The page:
Julie Greenwood, who lives in Cary, NC, has had psoriasis for 30 years. Managing it on her scalp has been extra challenging, especially because of people’s reactions. “They seem to think it’s OK to brush the flakes off my shoulders or comment on all the white things in my hair,” she says.
Psoriasis may affect your scalp, hairline, and areas around your hair like your neck and ears. You may notice dandruff-like scales or thick, crusty plaques on your scalp.
With the right tips and tricks, you can manage it better.
Wash Your Hair Gently
Try limiting how often you wash your hair.
“Unless I get hot and sweaty, which I try not to do, I only wash my hair every 2-3 days,” Greenwood says. If she washes it more often, it dries out her scalp.
Be gentle when you shampoo. Avoid rubbing, scrubbing, and scratching. All these can make psoriasis worse.
Keep It Simple
“I’ve had psoriasis for 19 years and have gone through any and every product out there,” says Michele Ocana, a PhD student from Chicago. Ocana sticks to shampoos and conditioners with few ingredients. That has helped her.
“I use Alaffia unscented shampoo and conditioner. It’s only 4-5 ingredients and doesn’t dry out my patches,” Ocana says.
What works for you might be different. Keep in mind that “unscented” doesn’t mean that a product is totally free of chemicals. Like anything else that you put on your skin, you may need to experiment before you find your favorite products.
Try Medicated Shampoo
Over-the-counter medicated shampoos target your scalp to relieve mild symptoms and remove scales. They may also help your prescription topical medicine work better.
These shampoos are approved by the National Psoriasis Foundation:
- Dermarest Psoriasis Medicated Shampoo Plus Conditioner
- MG217 Medicated Conditioning Coal Tar Formula Shampoo
- Neutrogena T/Gel Therapeutic Shampoo-Stubborn Itch
“If you have a lot of redness and irritation, I like Neutrogena T/Gel Therapeutic Shampoo with coal tar. If you have a lot of thick, white scales, I prefer Neutrogena T/Sal Therapeutic Shampoo,” says Maryann Mikhail, MD, a South Florida dermatologist.
“Leave the medicated shampoo on your scalp for 2-3 minutes, at least twice a week,” Mikhail says.
David Chandler, who lives about 20 miles north of London, England, says it works for him. “I massage scaly areas with the shampoo and leave on to soak in. That appears to remove the loose pieces,” he says. After shampooing, he uses a fine-tooth comb to remove obvious flakes.
If medicated shampoo makes your skin feel too dry, alternate it with non-medicated shampoo
Be Smart With Styling
Take it easy with tools that use heat. They may dry your scalp even more.
“I mostly air-dry my hair,” Greenwood says. She says she only uses a blow dryer if she’s going out and wants a more styled look. Greenwood stopped using a curling iron years ago. She also stopped coloring her hair because it’s too harsh on her scalp.
The right haircut sometimes helps.
“I’ve had super short haircuts, hoping it would help my psoriasis, but now I like to keep it a little longer to hide any plaques that might show up through my short hair,” Greenwood says. Shoulder-length hair also helps her hide plaques just below her hairline, on her neck, and behind her ears.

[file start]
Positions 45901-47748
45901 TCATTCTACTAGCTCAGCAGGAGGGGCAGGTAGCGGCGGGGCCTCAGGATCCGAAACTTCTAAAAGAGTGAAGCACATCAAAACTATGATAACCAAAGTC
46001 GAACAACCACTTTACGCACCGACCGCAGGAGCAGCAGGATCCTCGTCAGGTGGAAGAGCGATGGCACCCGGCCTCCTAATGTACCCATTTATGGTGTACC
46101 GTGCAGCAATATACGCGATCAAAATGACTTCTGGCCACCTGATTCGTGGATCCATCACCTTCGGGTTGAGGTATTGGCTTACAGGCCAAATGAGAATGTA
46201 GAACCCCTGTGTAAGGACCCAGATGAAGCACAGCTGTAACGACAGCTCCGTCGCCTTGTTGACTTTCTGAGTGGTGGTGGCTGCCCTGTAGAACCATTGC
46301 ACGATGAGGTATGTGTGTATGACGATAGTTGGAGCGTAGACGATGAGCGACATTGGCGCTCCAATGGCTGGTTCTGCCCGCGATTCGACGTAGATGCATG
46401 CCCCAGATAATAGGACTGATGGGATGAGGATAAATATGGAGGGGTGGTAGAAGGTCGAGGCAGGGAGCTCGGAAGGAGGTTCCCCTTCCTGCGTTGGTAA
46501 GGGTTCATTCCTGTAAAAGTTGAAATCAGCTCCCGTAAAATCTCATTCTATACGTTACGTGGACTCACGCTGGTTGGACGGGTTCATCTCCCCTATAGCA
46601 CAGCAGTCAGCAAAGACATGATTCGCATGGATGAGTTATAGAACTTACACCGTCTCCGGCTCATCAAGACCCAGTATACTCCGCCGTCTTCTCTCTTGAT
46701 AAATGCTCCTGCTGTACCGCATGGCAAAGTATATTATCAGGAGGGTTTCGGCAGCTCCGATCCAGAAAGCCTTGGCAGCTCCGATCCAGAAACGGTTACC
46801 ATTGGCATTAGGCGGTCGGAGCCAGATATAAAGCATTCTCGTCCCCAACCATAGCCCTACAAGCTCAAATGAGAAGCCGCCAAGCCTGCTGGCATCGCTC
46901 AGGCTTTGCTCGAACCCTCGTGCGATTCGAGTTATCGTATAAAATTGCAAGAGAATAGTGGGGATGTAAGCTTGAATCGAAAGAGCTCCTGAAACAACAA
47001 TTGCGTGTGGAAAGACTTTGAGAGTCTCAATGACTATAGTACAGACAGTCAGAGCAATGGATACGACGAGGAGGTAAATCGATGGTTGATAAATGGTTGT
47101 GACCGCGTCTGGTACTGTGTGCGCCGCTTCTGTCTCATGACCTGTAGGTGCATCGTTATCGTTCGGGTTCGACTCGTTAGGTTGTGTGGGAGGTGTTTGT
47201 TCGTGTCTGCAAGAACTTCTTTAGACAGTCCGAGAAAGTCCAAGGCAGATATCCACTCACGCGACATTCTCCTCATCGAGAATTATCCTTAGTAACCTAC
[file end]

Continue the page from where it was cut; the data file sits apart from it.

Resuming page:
Try Over-the-Counter Topical Treatments
If you have mild scalp psoriasis, over-the-counter products may help.
Look for products with salicylic acid. It helps soften thick patches and scales so you can remove them easily. It also helps your medicine penetrate better. Lift your hair out of the way, then apply it to your scalp.
Another effective ingredient is coal or wood tar. They can slow skin cell growth and help with inflammation, itching, and scales.
Greenwood has tried creams, lotions, foams, and oils. She says they often work, especially products with coal tar, but they can be messy.
Ocana agrees that topical treatments can be messy, but she says they’re worth the trouble.
After applying a topical treatment, Ocana wraps her head for about an hour, then rinses the treatment out with shampoo and conditioner. “It leaves my hair so moisturized and shiny that it’s worth it,” Ocana says.
Consider a Topical Steroid
Talk to your doctor about topical steroids and prescription topicals.
“During an active flare, my go-to is a strong topical steroid solution like Clobetasol,” Mikhail says. “Use it twice daily for a week, then switch to weekends only for maintenance.”
Try Other Treatments
These treatments and remedies may ease symptoms.
Wet towels. “I’ve used a cold, wet towel on my scalp and a hot, wet towel,” Greenwood says. “I know that heat isn’t great for dry skin, but the hot towel feels so much better in the moment.”
Phototherapy. Phototherapy sends ultraviolet (UV) light to your scalp to slow skin cell growth and help with symptoms. You use a handheld unit with a built-in comb to make sure the rays get to your scalp.
Oral treatments and biologics. If you haven’t found a treatment that works well or if your psoriasis has spread beyond your scalp, your doctor may recommend prescription medication. One option might be methotrexate, a strong treatment that targets molecules inside immune cells all over your body. Another choice may be biologics, drugs that target specific immune cells.
Greenwood says biologics and methotrexate have helped her manage her scalp psoriasis better.
“One of the hardest things for me was learning to stop scratching my scalp every time it itched. Every time I scratched, I would lose clumps of hair,” Greenwood says. “There’s nothing that feels better than a good head scratch, but when my head is covered with psoriasis, I have to be as gentle as possible.”
Try to keep your hands off your scalp. It may help to keep your fingernails short.
Try to be flexible and patient. It may take time and trial and error to find the right mix of treatments and strategies that are right for you.